Twenty-five years on from the penalty miss that cast a shadow over his playing career, England manager Gareth Southgate has a shot at redemption and revenge against Germany.
Ronaldo tops the scoring charts at the Euro with five goals in three group stage matches but Benfica defender Vertonghen has his eyes on the European champions’ talented attack as Belgium, the world’s top-ranked team, continue their hunt for a first major international honour.
Euro 2020’s blockbuster last 16 clash comes much earlier in the tournament than the Euro 96 semifinal between the pair when Southgate was the only one of 12 players unable to find the net from the spot.
But with a favourable route to the final for the victors and England enjoying home advantage at Wembley on Tuesday and the semi-finals and final should they get there, the pressure is on Southgate to deliver.
“I hope we can do it for him as well so he can get his own revenge,” said England midfielder Declan Rice.
Southgate himself has tried to get his England team to look forward not back, especially given the Three Lions’ record against Germany in major tournaments.
Since lifting the World Cup in 1966, England have never won a knockout game against the four-time world champions, losing at the 1970, 1990 and 2010 World Cups on top of the pain of Euro 96.
“There’s no point fearing the past,” Manchester United forward Marcus Rashford said this week. “You can’t go back and change it. What we can change is the result of the next game.”
Southgate already has so much credit in the bank with his employers that Football Association chief executive Mark Bullingham told reporters on Friday he wants to extend his contract, which runs until after the 2022 World Cup, regardless of Tuesday’s result.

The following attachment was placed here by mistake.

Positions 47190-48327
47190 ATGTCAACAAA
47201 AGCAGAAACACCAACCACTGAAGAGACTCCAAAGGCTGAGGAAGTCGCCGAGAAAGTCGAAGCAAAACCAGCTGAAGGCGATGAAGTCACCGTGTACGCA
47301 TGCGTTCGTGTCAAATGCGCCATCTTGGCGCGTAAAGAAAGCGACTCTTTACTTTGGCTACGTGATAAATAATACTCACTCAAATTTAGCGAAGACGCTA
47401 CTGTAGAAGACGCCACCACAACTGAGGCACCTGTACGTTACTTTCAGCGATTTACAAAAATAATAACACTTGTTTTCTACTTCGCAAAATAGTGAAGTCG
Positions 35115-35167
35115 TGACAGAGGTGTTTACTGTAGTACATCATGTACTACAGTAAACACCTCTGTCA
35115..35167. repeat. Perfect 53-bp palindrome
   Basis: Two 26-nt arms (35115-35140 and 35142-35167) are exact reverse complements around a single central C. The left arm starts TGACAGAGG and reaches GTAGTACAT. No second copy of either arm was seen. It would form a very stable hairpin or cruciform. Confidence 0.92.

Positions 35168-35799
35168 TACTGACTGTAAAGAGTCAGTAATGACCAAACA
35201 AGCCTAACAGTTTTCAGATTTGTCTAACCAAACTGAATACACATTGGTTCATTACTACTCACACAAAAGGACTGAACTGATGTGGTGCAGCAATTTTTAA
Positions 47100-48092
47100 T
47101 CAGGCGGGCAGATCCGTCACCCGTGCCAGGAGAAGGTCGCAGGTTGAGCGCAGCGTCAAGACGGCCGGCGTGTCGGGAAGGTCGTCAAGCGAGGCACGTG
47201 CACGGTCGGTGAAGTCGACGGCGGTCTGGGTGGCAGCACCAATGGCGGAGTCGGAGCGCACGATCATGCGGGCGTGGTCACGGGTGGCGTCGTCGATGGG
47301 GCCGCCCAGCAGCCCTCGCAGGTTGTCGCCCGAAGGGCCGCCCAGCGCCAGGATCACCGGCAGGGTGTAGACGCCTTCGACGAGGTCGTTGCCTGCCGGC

An unexpected run to the 2018 World Cup semi-finals and Southgate’s impressive leadership on a series of off the field matters has earned the FA’s trust, but some of the public remain unconvinced.
Despite topping Group D with seven points from a possible nine, a return of just two goals from three games has not impressed the England fans on their return to Wembley.
A 0-0 draw with Scotland was met with a chorus of boos, while social media has been littered with criticism of Southgate for being too conservative with such an array of attacking talent.
The use of two holding midfielders in Declan Rice and Kalvin Phillips and the manager’s faith in Harry Kane and Raheem Sterling means there has only been two places available for Jack Grealish, Phil Foden, Jadon Sancho, Marcus Rashford, Mason Mount and Bukayo Saka to fight for.
Sancho’s limited involvement of just six minutes as a late substitute against the Czech Republic has baffled German observers, who have seen him develop into a player United are set to spend £85 million ($118 million) on during his four years in the Bundesliga with Borussia Dortmund.
“We just have so many good attacking players,” Southgate said in defence of Sancho’s lack of minutes.
But that has so far not been borne out at a tournament England arrived at with far higher expectations than in Russia three years ago.
Southgate has reportedly been influenced by the manner in which Portugal won Euro 2016 and France lifted the World Cup three years ago where a solid defence built the foundation for the likes of Cristiano Ronaldo and Kylian Mbappe to win games further forward.
Rarely have England ever been so confident ahead of a meeting against Germany.
Joachim Loew’s men were six minutes away from exiting at the group stage for a second straight tournament before Leon Goretzka’s late strike snatched a 2-2 draw against Hungary.
End his country’s and his personal hoodoo against Germany and Southgate will have a nation on his side once more.
Defeat and five years of progress will quickly be forgotten.